Jenna Ladd | August 16, 2016
The North Liberty Community Pantry has come a long way since its first days serving families from a First Methodist Church closet.
While the pantry is still an outreach ministry of the North Liberty church, its facilities are hardly comparable to the organization’s modest beginnings in 1985. The pantry is now housed in a modern building that features a client-choice shopping model. The building also features refrigerated and frozen food capacities, which is all part of the pantry’s mission to offer clients equal access to wholesome foods like vegetables, fruits, meat, and dairy. Executive Director Kaila Rome explains, “Everyone deserves to have the option of healthy nutrition choices, along with the access to knowledge and resources to implement healthy eating.”
Two years ago the pantry expanded that effort through the establishment of the North Liberty Community Pantry Growing Together Garden. The pantry received a Gardening for Health grant through the Wellmark Foundation’s initiative to provide healthier options to people experiencing food insecurity. The grant was matched by North Liberty community donations and provided funds for a paid garden coordinator, necessary equipment, and installation. The 9,600 sq. ft. garden is situated just west of the pantry and provided just over 800 pounds of organically grown produce for pantry goers last year.
When produce from the garden hits the pantry shelves, it is often accompanied by cooking instructions and other foods that pair well with it. “We’re still small enough where we get personal interaction with almost every family, or at least we try to, where we can ask them, ‘Hey, have you tried this recipe?’ What worked and what didn’t, people will bounce ideas off of each other so it’s been really great to see that just from having fresh produce. It’s just one of those things that you don’t think can bring people together, but I think it has,” said Rome.
Garden and Volunteer Coordinator Ilsa Dewald also provides more pointed skill-building through the organization of salsa and canning classes for families. Both community members and pantry families attend classes, encouraging cohesion among North Liberty residents. Rome added, “There’s just a big co-mingling of individuals from people who have used our services, maybe need to use our services in the future to people who just stop by the pantry to pick up their CSA [Community Supported Agriculture] share.”
In combination with donations from local farmers, the pantry is able to provide about three pounds of produce to clients per pantry visit. Rome said, “Just because someone is in need doesn’t mean that their needs change, they still need vegetables, they still need produce, they still need meat and dairy items…We’re not just handing out cans of beans and canned soup, but it’s more than that. It’s about giving back, even if you’re receiving services here, people will volunteer in the garden and it really helps them feel like they are able to contribute.”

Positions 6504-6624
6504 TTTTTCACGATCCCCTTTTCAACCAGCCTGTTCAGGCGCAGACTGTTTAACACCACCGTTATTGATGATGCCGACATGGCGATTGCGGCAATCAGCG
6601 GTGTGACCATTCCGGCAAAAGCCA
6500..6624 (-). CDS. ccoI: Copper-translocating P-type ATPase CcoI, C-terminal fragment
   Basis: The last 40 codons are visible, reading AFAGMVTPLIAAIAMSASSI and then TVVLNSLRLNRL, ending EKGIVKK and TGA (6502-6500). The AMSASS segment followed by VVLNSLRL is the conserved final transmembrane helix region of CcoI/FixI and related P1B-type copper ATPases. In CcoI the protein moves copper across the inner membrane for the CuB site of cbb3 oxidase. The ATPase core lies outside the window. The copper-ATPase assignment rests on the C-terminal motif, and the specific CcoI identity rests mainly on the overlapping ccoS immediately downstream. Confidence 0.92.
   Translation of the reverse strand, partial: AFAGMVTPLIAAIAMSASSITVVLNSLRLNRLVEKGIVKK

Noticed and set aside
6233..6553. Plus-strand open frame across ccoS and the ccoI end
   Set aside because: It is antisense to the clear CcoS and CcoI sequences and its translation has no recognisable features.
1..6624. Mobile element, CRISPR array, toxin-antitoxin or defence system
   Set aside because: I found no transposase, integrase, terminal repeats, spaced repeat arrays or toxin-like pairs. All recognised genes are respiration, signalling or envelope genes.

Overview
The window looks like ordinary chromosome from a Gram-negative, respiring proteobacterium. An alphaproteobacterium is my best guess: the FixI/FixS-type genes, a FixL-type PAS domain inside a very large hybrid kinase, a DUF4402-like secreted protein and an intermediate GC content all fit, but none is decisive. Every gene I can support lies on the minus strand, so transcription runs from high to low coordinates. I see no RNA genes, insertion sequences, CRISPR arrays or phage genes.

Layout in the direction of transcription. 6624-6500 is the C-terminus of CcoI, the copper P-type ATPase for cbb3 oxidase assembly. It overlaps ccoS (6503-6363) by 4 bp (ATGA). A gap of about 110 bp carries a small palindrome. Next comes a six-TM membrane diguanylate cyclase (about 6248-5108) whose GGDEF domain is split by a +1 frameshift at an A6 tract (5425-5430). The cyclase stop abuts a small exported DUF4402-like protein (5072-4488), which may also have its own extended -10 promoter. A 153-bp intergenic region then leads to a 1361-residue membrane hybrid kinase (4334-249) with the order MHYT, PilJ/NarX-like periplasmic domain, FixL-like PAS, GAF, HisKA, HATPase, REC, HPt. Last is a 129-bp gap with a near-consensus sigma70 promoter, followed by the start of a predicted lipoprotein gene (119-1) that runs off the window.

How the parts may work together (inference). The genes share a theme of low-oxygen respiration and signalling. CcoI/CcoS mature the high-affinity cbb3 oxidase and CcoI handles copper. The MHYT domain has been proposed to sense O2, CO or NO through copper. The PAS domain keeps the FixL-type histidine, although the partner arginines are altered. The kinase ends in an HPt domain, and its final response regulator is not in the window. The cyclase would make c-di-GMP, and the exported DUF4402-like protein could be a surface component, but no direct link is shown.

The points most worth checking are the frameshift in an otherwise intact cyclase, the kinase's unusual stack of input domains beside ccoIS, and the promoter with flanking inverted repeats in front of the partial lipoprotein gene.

The Growing Together Garden does more than provide families with the health benefits associated with eating more vegetables and fruits. It also provides a model of a local food system that is not only reserved for those with an abundance of resources such as arable land, start up money, and leisure time, all while curbing greenhouse gas emissions associated with conventional food systems. The garden’s food equity work is echoed by fellow non-profit group Grow: Johnson County, which was recently leased two acres of county land by the Johnson County Board of Supervisors to combat food insecurity and promote health through a garden education program. The organization grows vegetables exclusively for hunger-relief programs like Table to Table and The Crisis Center and provides garden education to disadvantaged populations. Grow: Johnson County’s Education Director Scott Koepke commented on the North Liberty Garden Project during its infancy, “This is not your typical garden. This is designed to be sustainable for years to come, and large enough to provide food for hundreds of people.”
With home and community gardens on the rise, up 200% since 2008, it seems projects like these will only continue to pick up steam; which, according to Koepke is a good thing, “Food insecurity isn’t going away anytime soon.”